“Is southern Iraq only hell with flies?”

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The British Prospect this month has an interesting article by a former deputy governor of two southern Shiite provinces in Iraq, Rory Stewart. Here’s his description of the new Iraq—and for context, these are the most stable bits of the country:

Despite their intolerance and violent methods, the new politicians are often young technocrats with a confident and articulate programme of anti-corruption and economic development. Their religious beliefs can be an important moderating influence in Shia society. So too are wider mechanisms of social control, confidence and moral concern. Thousands of Shia have been killed by Sunni terrorists in Iraq but the Shia community has generally refused to retaliate. Restraint has been shown not only by Sistani but also by political leaders at a district level. The leaders I met on my last visit had stopped complaining that they were the victims of a Zionist plot and seemed realistic, tolerant and humorous about progress. They had begun to find the capacity to co-operate with each other and lay the foundations for government and security.

The new order in southern Iraq is, in short, hard to define. It is an improvement on the political exclusion and sadistic inhumanity of Saddam and has a great deal to teach the Sunni areas about prosperity, security and politics. But it is also reactionary, violent, intolerant towards women and religious minorities and uncooperative with the coalition. The new leaders have dark histories and dubious allies; they enforce a narrow social code and ignore the rural areas.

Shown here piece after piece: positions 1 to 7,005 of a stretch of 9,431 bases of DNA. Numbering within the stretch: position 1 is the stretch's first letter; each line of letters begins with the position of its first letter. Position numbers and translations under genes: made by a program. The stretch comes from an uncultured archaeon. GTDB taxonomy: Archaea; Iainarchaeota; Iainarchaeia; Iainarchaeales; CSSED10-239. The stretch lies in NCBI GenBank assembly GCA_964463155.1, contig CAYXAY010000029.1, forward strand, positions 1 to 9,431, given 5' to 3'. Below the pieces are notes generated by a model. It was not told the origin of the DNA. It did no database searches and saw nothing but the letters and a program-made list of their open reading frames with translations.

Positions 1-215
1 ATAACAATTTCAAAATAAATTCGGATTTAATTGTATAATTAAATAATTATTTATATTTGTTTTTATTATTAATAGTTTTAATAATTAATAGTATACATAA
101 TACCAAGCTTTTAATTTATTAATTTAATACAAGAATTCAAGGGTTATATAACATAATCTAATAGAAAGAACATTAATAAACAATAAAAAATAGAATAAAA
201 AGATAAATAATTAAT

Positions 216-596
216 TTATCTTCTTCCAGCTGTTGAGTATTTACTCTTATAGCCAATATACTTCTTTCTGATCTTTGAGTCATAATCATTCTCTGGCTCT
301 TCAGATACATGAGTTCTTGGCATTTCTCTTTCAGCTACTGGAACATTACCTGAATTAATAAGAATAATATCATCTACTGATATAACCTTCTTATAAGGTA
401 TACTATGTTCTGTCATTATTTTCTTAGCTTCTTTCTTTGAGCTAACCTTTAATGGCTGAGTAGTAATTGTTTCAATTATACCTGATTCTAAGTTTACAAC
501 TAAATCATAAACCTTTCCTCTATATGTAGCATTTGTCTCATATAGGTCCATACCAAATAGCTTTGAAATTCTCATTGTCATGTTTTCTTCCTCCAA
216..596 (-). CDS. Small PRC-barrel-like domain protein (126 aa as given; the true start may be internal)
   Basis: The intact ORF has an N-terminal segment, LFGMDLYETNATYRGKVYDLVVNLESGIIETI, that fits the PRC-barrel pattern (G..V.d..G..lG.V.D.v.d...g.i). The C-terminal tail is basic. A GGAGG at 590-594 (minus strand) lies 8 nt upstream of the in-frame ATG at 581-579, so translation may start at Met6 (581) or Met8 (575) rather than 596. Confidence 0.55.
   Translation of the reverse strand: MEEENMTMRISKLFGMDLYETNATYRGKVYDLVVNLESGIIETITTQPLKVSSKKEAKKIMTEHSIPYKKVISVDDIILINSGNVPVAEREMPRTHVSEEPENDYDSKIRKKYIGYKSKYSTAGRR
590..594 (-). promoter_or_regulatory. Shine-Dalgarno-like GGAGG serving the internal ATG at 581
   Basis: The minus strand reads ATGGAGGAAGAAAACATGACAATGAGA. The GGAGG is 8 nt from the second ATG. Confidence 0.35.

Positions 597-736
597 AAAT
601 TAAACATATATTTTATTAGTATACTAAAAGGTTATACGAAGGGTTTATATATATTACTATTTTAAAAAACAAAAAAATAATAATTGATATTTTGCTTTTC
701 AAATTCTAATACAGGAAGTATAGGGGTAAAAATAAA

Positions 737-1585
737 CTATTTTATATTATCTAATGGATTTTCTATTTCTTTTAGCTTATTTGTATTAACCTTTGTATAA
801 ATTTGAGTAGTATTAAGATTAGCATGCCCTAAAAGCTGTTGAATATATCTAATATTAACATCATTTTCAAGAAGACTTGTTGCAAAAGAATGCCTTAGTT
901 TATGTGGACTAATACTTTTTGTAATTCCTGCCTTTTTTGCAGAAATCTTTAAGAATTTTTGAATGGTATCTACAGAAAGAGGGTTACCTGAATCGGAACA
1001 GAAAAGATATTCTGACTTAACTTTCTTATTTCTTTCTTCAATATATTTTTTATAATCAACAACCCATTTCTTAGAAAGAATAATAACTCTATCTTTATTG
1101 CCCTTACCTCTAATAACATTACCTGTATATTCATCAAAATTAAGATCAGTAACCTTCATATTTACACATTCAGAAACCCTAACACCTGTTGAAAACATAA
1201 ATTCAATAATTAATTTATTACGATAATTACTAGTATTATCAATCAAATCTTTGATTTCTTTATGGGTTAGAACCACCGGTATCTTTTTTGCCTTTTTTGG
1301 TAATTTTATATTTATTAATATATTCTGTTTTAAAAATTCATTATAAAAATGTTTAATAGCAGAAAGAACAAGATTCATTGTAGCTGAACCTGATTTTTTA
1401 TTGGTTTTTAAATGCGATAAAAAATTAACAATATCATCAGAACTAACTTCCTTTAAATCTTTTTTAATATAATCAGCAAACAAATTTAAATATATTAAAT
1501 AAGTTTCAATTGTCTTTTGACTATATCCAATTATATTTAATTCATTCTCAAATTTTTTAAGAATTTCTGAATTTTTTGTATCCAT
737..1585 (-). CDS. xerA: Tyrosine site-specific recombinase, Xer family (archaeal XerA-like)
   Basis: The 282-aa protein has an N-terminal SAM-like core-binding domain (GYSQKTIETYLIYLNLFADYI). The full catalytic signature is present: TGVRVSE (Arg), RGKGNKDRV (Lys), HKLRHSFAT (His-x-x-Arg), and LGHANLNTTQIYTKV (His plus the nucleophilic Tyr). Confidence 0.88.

Southern Iraq is a democracy but we should not assume that this or any of the other terms which we deploy frequently about Iraq—insurgency, civil society, civil war, police force or even political party— mean what they do in Britain. There have been elections, but the government is not responsive to or respectful of human rights. In many ways it resembles Iran, but it is not governed by clerics. Its militias are not infiltrators, they are an integral element of the elected parties. The new government is oppressive, but has a popular mandate; it is supported by illegal militias, but it has improved security.

It’s a good piece all around, not much of a screed either way. From all accounts, meanwhile, the southern provinces are strongly anti-occupation (see also this poll)—they’re grateful that the U.S. toppled Saddam’s regime, but not much else—and would happily prefer to see American troops leave if not for concerns that the occupation is the only thing deterring a full-blown civil war in Iraq.

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In "News Is Just Like Waste Management," we unpack what the coronavirus crisis has meant for journalism, including Mother Jones’, and how we can rise to the challenge. If you're able to, this is a critical moment to support our nonprofit journalism with a donation: We've scoured our budget and made the cuts we can without impairing our mission, and we hope to raise $400,000 from our community of online readers to help keep our big reporting projects going because this extraordinary pandemic-plus-election year is no time to pull back.

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